We as planners have the opportunity of a lifetime to create something special. We have an opportunity to create a safe and peaceful place for people to travel across the region and through our neighborhoods by use of multi-use trails called rail trails. Rail trails are multi-purpose public paths created from abandoned railroad corridors, although in some cases active rail lines may still exist. There are over 11,000 miles of rail trails in 48 states within the United States. The purpose of the trail is to provide recreational opportunities for cyclists, pedestrians, runners and equestrians, as well as convenient access to jobs, public facilities and shopping. Flat or following a gentle grade, they are ideal for many uses, such as bicycling, walking, horseback riding, in-line skating, wheelchair recreation, and hiking. Rail trails are also extremely popular as an alternative to cars by providing the opportunity to walk or ride to work or school.
It began in the mid-1960s, quietly, gradually, and hesitatingly. The idea was to convert abandoned or unused rail corridors into public trails. Unlike the complex railroad system that was crumbling physically and financially, the concept was simple. It didn't require or even claim an inventor. Once the tracks came out, people just naturally started walking along the old grades, socializing, exploring, discovering old railroad relics, marveling at old industrial facilities such as bridges, tunnels, abandoned mills, sidings, switches and whatever else they could find. Of course, none of the corridors were paved or even graded, they were simply abandoned stretches of land. These corridors were given the name "Rails-to-Trails.".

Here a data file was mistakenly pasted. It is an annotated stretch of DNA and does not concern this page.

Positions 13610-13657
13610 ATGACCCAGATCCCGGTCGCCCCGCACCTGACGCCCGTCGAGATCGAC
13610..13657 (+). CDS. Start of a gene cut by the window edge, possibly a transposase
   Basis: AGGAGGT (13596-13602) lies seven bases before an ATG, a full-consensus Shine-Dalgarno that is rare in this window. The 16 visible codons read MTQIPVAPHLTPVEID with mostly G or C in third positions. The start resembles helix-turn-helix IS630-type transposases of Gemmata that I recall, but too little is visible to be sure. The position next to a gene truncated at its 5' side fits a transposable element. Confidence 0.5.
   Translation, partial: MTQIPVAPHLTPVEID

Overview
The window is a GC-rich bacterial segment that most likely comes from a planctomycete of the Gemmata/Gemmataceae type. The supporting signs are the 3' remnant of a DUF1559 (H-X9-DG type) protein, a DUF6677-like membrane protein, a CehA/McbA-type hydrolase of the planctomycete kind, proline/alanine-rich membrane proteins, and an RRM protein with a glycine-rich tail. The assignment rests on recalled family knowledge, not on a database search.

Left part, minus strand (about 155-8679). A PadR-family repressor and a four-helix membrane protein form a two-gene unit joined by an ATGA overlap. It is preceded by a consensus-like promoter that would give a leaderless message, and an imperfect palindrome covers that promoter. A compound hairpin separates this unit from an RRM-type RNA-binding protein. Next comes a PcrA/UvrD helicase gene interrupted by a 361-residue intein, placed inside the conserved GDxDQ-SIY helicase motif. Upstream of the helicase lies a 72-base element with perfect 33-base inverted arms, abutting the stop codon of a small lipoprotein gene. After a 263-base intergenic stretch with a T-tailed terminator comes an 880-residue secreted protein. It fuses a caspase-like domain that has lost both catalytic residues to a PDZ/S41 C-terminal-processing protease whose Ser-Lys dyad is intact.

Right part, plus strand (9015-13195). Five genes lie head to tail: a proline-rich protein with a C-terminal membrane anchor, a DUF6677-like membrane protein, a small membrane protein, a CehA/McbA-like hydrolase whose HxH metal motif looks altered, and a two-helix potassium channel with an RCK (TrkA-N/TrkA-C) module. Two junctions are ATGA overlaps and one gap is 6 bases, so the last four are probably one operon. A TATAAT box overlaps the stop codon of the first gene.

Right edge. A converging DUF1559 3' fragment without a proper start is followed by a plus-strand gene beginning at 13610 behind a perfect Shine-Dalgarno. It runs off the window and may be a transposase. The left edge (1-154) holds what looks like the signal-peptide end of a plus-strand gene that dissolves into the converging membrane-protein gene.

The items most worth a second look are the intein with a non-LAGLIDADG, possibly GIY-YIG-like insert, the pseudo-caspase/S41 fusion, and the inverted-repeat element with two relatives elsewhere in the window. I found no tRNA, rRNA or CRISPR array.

The growing popularity of outdoor recreation activities, such as cycling, inline skating, walking and running, combined with the loss of community open space, has increased the need for quality recreational facilities such as rail-trails.